The crouching spaniel! You'll not quarrel with me!
I want you not to quarrel, Livius Drusus,
But only to be honest to the people.
C. Gracc. Ay, honest!-Why do you repeat
My words, as if you feared to trust your own!
Do I play echo? Question me, and see
If I so fear to be myself. I act
The wall, which speaks not but with others' tongues.
I say you are not honest to the people.-
I say you are the senate's tool-their bait-
Their juggler-their trick-merchant.-If I wrong you,
Burst out at once in full retort upon me-
Tell me I lie, and smite me to the earth!
I'll rise but to embrace you!
Drusus. My good Caius,
Restrain your ardent temper; it doth hurry you
C. Gracc. Give me but an answer, and
I'll be content. Are you not leagued with the senate ?
Drusus. Your senses leave
C. Gracc. Will you answer me?
Drusus. Throw off this humor!
C. Gracc. Give me an answer, Drusus !
Drusus. Madman !
C. Gracc. Are you the creature of the senate ?
Drusus. Good Caius!
C. Gracc. Do you juggle with the people ? Let me but know you, man, from your own lips : "Tis all I want to know you are a traitor.
Drusus. A traitor!
C. Gracc. Ay!
Drusus. To whom?
C. Gracc. To the poor people!
The houseless citizens that sleep at nights
Before the portals, and that starve by day
Under the noses of the senators!
Thou art their magistrate, their friend, their father.
Dost thou betray them? Hast thou sold them? Wilt thou
Juggle them out of the few friends they have left?
Drusus. If 'twill content you, Caius, I am one
Who loves alike the senate and the people.
I am the friend of both.
C. Gracc. The friend of neither-
The senate's tool !-a traitor to the people!
A man that seems to side with neither party ;
Will now bend this way, and then make it up,
By leaning a little to the other side;
With one eye, glance his pity on the crowd,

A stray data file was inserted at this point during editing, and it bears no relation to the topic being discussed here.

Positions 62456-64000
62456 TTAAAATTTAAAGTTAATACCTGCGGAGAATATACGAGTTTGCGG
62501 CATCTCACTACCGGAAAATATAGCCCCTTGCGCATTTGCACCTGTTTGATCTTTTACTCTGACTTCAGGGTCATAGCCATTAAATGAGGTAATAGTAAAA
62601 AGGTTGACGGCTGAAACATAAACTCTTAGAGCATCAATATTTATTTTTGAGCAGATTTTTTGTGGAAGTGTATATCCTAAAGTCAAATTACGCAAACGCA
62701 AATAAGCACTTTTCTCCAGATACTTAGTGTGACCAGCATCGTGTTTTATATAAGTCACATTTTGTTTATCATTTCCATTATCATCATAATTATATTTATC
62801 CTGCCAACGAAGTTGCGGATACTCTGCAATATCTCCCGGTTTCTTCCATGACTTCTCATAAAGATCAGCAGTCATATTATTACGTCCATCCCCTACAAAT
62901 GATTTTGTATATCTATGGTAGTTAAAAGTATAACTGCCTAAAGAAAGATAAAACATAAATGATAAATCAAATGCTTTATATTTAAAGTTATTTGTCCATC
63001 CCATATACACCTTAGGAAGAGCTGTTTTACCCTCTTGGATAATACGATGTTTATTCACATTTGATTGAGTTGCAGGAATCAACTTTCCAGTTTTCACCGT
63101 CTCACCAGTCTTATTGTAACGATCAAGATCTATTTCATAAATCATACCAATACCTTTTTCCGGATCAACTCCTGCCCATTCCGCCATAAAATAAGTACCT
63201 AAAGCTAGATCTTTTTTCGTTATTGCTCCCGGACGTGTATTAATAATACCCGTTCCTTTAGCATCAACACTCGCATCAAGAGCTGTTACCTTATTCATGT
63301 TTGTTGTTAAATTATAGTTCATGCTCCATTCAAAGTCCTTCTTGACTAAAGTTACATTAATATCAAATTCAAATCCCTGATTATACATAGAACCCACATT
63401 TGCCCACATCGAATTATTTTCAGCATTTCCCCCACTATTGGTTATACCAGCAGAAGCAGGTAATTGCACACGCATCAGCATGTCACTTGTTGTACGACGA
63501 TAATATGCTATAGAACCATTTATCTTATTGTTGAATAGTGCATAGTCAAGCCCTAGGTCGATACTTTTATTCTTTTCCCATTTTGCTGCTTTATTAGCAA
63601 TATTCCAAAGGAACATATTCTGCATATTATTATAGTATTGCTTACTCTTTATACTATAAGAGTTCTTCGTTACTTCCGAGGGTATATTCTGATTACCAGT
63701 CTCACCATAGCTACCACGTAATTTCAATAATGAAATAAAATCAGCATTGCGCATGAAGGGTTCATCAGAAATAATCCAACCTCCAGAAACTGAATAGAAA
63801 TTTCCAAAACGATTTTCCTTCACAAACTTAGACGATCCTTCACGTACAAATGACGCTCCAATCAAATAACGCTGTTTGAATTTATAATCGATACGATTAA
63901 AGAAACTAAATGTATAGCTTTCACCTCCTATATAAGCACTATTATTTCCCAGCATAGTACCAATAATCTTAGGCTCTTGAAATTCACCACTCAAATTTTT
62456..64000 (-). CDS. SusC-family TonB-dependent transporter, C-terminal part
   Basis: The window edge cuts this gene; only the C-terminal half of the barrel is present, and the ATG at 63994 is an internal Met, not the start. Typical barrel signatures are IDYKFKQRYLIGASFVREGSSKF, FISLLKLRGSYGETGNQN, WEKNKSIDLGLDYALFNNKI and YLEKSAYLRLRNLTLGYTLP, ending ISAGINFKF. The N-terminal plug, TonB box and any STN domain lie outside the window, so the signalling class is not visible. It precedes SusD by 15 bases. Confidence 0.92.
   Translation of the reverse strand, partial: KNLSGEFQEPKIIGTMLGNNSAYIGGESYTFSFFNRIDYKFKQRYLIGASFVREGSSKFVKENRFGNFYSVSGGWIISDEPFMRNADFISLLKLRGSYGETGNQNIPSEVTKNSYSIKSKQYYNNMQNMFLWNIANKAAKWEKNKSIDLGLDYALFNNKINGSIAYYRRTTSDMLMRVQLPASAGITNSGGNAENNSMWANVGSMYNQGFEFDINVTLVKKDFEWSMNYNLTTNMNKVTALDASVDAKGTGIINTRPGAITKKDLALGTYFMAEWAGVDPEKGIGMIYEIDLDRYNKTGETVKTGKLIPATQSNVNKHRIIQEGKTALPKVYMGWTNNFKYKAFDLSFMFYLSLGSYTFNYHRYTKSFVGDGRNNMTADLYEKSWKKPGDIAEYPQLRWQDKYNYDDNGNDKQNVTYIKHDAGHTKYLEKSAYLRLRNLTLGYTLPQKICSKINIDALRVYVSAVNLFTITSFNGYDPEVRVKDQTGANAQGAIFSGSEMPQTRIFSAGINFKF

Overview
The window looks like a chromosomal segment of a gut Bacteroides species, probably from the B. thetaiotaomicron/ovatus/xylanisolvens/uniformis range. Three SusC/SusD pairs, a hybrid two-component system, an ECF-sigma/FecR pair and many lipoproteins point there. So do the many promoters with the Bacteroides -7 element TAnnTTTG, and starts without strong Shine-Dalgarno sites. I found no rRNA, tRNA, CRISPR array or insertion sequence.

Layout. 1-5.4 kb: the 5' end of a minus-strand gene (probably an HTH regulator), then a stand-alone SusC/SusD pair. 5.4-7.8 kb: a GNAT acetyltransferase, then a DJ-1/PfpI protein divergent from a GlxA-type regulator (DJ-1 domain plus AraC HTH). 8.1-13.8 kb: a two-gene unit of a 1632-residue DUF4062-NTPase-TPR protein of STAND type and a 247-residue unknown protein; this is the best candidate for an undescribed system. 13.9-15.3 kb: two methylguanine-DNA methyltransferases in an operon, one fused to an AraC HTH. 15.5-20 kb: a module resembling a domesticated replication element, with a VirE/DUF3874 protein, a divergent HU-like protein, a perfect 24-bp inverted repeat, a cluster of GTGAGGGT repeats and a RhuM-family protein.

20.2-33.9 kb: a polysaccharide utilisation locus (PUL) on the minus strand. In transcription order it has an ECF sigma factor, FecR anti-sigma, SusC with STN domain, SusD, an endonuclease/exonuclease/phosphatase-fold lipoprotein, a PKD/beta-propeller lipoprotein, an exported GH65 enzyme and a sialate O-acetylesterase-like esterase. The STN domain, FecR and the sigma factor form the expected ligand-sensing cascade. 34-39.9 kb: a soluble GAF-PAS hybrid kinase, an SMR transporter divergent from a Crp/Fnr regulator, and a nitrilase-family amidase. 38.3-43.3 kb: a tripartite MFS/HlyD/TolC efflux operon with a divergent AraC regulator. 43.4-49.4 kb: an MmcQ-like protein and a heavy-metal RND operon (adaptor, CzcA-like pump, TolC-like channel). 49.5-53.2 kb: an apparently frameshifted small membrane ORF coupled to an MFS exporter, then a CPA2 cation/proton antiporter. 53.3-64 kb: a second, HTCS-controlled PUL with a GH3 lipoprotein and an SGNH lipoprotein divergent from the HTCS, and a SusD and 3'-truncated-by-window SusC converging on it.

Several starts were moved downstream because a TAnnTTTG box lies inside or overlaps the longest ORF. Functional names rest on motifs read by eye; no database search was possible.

And with the other, crouch to the nobility;
Such men are the best instruments of tyranny.
The simple slave is easily avoided
By his external badge; your order wears
The infamy within !
Drusus. I'll leave you, Caius,
And hope your breast will harbor better counsels.
the senate's kindness to the people ? 'Tis well—whoe'er serves them shows love to me! (Exit.) C. Gracc. Go! I have tilled a waste ; and, with
my sweat, Brought hope of fruitage forth—the superficial And heartless soil cannot sustain the shoot: The first harsh wind that sweeps it, leaves it bare ! Fool that I was to till it! Let them go! I loved them and I served them !Let them go!
Rienzi. Why, this
Is well, my lords, this full assemblage. Now
The chief of Rome stands fitly girt with names
Strong as their towers around him. Fall not off,
And we shall be impregnable. (Advancing up the room.)
I should have asked thy blessing. I have sent
Our missions to the pontiff. Count Savelli-
My lord embassador. I crave your pardon.
What news from Venice, the sea-queen? Savelli,
I have a little maiden who must know
Thy fairest daughter. Angelo, Colonna,
A double welcome! Rome lacked half her state
Wanting her princely columns.
Colonna. Sir, I come
A suitor to thee. Martin Ursini-
Rie. When last his name was on thy lips
Thy suit, thy suit! If pardon take at once
Angelo. Yet, mercy
Waste not thy plea ngs on a desperate caus
And a resolved spirit. She awaits thee.
Haste to that fairer court.
(Exit Angelo.) My lord Colonna, This is a needful justice.
Col. Noble Tribune,
It is a crime which custom
Rie. Ay, the law
Of the strong against the weak-your law, the law
Of the sword and spear. But, gentles, ye lie now
Under the good estate. (Crossing to the centre.)
Savelli. He is a noble.
A thousand times he dies. Ye are noble, sirs,
And need a warning.
Col. Sick, almost to death.
Rie. Ye have less cause to grieve.
Frangipani. New wedded.
Madonna Laura is a blooming dame,
And will become her weeds.
Cafarello. Remember Tribune,
He hath two uncles, cardinals.
The sacred college ?
Rie. The lord cardinals,
Meek, pious, lowly men, and loving virtue,
Will render thanks to him who wipes a blot
So flagrant from their name.